That is not, however, the position here; possession is sought against defendant No. 2 only. Therefore it seems to us that there is no bar under Clause (1) of Sub-section (a) of Section 4 of the Act.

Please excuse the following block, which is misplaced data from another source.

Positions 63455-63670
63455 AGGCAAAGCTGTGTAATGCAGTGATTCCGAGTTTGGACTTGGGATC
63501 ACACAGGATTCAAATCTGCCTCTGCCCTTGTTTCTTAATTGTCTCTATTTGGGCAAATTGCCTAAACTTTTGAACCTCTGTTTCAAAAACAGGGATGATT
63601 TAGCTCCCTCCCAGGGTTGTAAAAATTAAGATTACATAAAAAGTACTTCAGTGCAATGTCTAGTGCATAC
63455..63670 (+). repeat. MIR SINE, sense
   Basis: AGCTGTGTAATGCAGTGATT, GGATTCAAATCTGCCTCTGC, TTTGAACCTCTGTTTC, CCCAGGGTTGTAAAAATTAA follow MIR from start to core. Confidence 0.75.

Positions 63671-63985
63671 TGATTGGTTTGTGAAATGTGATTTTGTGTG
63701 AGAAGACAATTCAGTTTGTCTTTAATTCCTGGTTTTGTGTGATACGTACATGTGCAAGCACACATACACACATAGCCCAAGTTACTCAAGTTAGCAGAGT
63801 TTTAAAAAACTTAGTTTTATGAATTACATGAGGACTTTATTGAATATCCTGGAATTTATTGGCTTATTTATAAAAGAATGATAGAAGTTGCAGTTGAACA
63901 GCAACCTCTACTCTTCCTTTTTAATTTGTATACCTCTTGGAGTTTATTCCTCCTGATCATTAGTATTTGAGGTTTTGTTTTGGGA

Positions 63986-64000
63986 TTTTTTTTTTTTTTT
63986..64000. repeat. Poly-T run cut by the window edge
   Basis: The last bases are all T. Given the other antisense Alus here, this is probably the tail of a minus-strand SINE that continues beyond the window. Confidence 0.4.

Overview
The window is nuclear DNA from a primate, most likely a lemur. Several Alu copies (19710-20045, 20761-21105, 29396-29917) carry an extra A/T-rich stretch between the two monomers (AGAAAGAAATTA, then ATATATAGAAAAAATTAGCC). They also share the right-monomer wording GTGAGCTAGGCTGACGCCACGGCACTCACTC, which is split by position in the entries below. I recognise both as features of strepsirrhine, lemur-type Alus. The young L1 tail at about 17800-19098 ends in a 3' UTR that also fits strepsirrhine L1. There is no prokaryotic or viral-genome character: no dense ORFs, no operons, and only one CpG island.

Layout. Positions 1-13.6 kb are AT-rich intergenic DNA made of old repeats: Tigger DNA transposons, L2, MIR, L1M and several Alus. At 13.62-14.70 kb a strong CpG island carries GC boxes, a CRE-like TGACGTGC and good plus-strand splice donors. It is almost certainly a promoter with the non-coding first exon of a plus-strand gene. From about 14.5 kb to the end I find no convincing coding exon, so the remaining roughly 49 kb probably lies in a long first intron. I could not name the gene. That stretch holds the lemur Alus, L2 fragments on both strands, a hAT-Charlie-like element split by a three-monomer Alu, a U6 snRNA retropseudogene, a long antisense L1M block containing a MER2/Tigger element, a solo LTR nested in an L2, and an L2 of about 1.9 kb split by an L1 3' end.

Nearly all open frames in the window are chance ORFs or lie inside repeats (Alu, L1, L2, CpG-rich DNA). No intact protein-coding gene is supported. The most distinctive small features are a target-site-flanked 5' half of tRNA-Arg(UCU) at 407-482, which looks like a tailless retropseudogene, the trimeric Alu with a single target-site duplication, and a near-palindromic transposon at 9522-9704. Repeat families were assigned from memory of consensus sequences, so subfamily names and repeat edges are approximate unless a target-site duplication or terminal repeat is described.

6. That being our conclusion, the question arises what kind of order should be made in this case. The plaintiffs in the two suits based them on title and the first Court has held that they were owners by adverse possession. There is, however, no finding on this point by the lower appellate Court. These not being suits under Section 9 of the Specific Relief Act-in fact such a suit against Government is not maintainable, they must be sent back to the lower appellate Court, which ought to have recorded a finding on the question of the plaintiff's title. We accordingly set aside the decree of that Court and remand the case to it for disposal according to law. Costs will be costs in the proceedings of that Court.